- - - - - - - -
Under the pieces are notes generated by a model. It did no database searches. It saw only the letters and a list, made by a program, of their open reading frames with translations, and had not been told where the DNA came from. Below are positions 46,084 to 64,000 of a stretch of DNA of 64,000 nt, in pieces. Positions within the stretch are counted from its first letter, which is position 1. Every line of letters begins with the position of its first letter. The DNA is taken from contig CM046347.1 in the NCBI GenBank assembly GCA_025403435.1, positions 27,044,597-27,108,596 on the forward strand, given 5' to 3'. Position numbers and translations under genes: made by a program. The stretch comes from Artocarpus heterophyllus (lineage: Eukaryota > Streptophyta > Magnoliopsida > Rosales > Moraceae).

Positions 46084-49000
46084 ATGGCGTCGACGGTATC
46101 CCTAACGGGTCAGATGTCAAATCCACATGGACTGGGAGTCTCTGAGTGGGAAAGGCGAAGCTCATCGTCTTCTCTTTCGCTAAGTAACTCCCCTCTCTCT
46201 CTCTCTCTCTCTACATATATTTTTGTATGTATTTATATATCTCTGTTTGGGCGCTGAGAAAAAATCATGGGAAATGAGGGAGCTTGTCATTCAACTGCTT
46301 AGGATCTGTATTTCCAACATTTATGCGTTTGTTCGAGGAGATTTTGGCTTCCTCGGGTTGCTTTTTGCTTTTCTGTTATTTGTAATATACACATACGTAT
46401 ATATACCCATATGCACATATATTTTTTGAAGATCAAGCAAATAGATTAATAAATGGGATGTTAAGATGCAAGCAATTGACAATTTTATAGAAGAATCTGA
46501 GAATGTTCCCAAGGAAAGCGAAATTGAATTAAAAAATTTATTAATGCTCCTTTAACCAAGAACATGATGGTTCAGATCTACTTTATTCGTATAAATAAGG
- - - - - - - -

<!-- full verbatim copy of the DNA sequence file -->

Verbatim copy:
Under the pieces are notes generated by a model. It did no database searches. It saw only the letters and a list, made by a program, of their open reading frames with translations, and had not been told where the DNA came from. Below are positions 46,084 to 64,000 of a stretch of DNA of 64,000 nt, in pieces. Positions within the stretch are counted from its first letter, which is position 1. Every line of letters begins with the position of its first letter. The DNA is taken from contig CM046347.1 in the NCBI GenBank assembly GCA_025403435.1, positions 27,044,597-27,108,596 on the forward strand, given 5' to 3'. Position numbers and translations under genes: made by a program. The stretch comes from Artocarpus heterophyllus (lineage: Eukaryota > Streptophyta > Magnoliopsida > Rosales > Moraceae).

Positions 46084-49000
46084 ATGGCGTCGACGGTATC
46101 CCTAACGGGTCAGATGTCAAATCCACATGGACTGGGAGTCTCTGAGTGGGAAAGGCGAAGCTCATCGTCTTCTCTTTCGCTAAGTAACTCCCCTCTCTCT
46201 CTCTCTCTCTCTACATATATTTTTGTATGTATTTATATATCTCTGTTTGGGCGCTGAGAAAAAATCATGGGAAATGAGGGAGCTTGTCATTCAACTGCTT
46301 AGGATCTGTATTTCCAACATTTATGCGTTTGTTCGAGGAGATTTTGGCTTCCTCGGGTTGCTTTTTGCTTTTCTGTTATTTGTAATATACACATACGTAT
46401 ATATACCCATATGCACATATATTTTTTGAAGATCAAGCAAATAGATTAATAAATGGGATGTTAAGATGCAAGCAATTGACAATTTTATAGAAGAATCTGA
46501 GAATGTTCCCAAGGAAAGCGAAATTGAATTAAAAAATTTATTAATGCTCCTTTAACCAAGAACATGATGGTTCAGATCTACTTTATTCGTATAAATAAGG